Hunter’s Story March 22, 2012
“I was having a hard time in school because I learn differently. My tutor helped me with my reading and homework, and now I am doing better in school. But the part I like most about having a tutor – she makes learning fun!”
Luke’s Story October 11, 2011
Change started when someone listened to me. High school was a rocky road; I was angry, getting into trouble, and at risk of not graduating. I challenged authority every chance got and did not even consider the consequences of my actions. I had totally dug myself in a hole. My vice principal contacted John Howard Society to have a one of their social workers connect with me. At first, I was reluctant to talk to Chris. But over time, I began to trust him and he became an important friend and mentor in my life. Chris helped me realize that if I did not make some changes, I was headed down a very destructive path. I learned how to communicate better with my teachers and parents and this lead to better relationships and success at school. The icing on the cake came on graduation day, when Chris was the one to hand me my high school diploma – something that seemed impossible a few years earlier. After graduation, I found a job in the manufacturing sector and have worked there for the past five years. Every year I contribute to the United Way campaign at my workplace – because without United Way and John Howard Society, I would not be where I am today.
Kyshia’s Story May 7, 2012
Throughout all of our lives, we experience life changing moments. Moments that help shape and define who we are and how we contribute to the world around us. Often these moments happen during childhood as we grow and learn. Think back to your own childhood. Can you remember an experience or person that helped you become the person you are today? Perhaps it was an academic achievement or “making the team” that taught you that hard work pays off. Maybe you had a special teacher, mentor or coach that unlocked your potential and helped you to succeed. Research tells us that kids who have access to enriched programming like tutoring, recreational activities, camp and sports have better self-esteem, do better in school and strive for more from life. These are the keys to breaking the cycles that living in poverty creates. “It can be really hard to fit in when you’re a shy kid coming from a family without a lot of money. Camp changed who I am as a person and gave me the confidence and determination I needed to succeed. Now I am on my way to a career in social services so I can put my leadership skills to work and help others reach their potential.” – Kyshia A passionate advocate and volunteer, Kyshia uses the lessons she learned at Stevenson Children’s Camp every day. To graduate high school, students are required to complete 40 volunteer hours; Kyshia exceeded 300 hours through a range of social justice, mentoring and charitable initiatives. In recognition for her contributions to her community, Kyshia was nominated for a YMCA of Western Ontario Women of Excellence Award. At United Way we invest in a wide range of mentorship, recreational and leadership programs for children and youth that are proven to help at-risk kids reach healthy developmental milestones that are the essential building blocks for long term success. These programs help kids learn critical life skills like building healthy relationships, personal accountability and goal-setting. Where was Kyshia last summer? She was back at camp, putting her leadership skills to work as a Counsellor helping other kids reach their potential. She has her sights set on college where she will pursue a diploma in social services so she can continue to mentor and advocate for others. All because a little girl was given the chance to go to camp.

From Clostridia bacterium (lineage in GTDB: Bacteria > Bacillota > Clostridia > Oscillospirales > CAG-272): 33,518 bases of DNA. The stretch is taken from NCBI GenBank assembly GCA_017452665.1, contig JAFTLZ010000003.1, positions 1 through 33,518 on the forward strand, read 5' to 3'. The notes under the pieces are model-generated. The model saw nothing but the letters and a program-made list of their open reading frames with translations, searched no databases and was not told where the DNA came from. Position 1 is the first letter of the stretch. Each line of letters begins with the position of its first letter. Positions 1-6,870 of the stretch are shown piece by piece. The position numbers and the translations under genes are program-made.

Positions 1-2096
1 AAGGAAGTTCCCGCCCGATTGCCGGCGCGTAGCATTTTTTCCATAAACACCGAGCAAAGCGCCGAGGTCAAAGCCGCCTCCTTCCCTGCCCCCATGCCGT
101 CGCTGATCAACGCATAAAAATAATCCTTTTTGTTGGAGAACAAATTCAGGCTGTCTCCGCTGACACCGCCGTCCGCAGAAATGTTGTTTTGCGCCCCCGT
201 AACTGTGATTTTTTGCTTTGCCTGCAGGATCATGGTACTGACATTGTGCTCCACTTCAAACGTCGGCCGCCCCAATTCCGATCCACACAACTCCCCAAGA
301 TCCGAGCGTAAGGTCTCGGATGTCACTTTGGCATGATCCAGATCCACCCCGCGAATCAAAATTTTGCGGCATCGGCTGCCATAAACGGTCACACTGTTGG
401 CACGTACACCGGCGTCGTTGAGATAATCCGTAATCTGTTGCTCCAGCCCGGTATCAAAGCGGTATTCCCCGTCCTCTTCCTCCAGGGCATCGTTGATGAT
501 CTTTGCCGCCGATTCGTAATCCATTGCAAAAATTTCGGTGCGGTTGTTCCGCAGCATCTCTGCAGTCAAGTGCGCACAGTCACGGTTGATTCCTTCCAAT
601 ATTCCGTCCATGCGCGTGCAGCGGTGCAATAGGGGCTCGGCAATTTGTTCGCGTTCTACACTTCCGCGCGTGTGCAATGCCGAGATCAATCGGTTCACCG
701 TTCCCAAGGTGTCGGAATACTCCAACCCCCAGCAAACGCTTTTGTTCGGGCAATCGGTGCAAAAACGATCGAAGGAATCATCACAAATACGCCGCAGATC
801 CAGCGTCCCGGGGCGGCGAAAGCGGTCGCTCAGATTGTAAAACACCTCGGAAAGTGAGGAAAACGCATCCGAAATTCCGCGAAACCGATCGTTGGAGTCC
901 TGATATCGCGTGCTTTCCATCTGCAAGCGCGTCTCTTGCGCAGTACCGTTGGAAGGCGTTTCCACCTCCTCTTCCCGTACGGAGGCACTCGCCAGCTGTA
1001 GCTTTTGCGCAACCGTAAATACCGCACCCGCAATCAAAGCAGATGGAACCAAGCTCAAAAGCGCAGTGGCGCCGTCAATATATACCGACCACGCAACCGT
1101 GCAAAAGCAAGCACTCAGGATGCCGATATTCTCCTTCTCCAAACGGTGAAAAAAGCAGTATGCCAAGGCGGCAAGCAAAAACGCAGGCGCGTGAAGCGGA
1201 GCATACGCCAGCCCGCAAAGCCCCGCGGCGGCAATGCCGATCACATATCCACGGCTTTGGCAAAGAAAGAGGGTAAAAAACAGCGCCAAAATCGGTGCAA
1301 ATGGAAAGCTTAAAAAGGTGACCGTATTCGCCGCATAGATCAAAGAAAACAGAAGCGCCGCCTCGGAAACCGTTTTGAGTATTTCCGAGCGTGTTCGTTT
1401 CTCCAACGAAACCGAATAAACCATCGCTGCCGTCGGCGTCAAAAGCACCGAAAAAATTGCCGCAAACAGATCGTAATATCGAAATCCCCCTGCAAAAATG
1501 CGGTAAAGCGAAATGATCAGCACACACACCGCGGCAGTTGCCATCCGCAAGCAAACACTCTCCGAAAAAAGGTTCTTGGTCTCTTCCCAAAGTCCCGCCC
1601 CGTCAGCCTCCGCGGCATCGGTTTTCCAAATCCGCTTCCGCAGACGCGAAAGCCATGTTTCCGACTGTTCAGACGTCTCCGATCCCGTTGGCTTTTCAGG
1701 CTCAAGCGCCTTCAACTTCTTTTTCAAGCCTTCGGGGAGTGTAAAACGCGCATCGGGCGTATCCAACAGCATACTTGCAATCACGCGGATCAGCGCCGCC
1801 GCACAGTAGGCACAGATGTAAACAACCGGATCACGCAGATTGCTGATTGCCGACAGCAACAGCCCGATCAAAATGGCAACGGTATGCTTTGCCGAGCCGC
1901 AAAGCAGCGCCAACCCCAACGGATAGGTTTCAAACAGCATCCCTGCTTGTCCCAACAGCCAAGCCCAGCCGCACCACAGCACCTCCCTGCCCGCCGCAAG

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Possible Fundraisers and ways to get the word out:
- Cupcake Sale
- Popcorn Sale
- Pancake Breakfast
- Fun Run/Walk
- Haunted House
- Fun House
- Mini Golf Course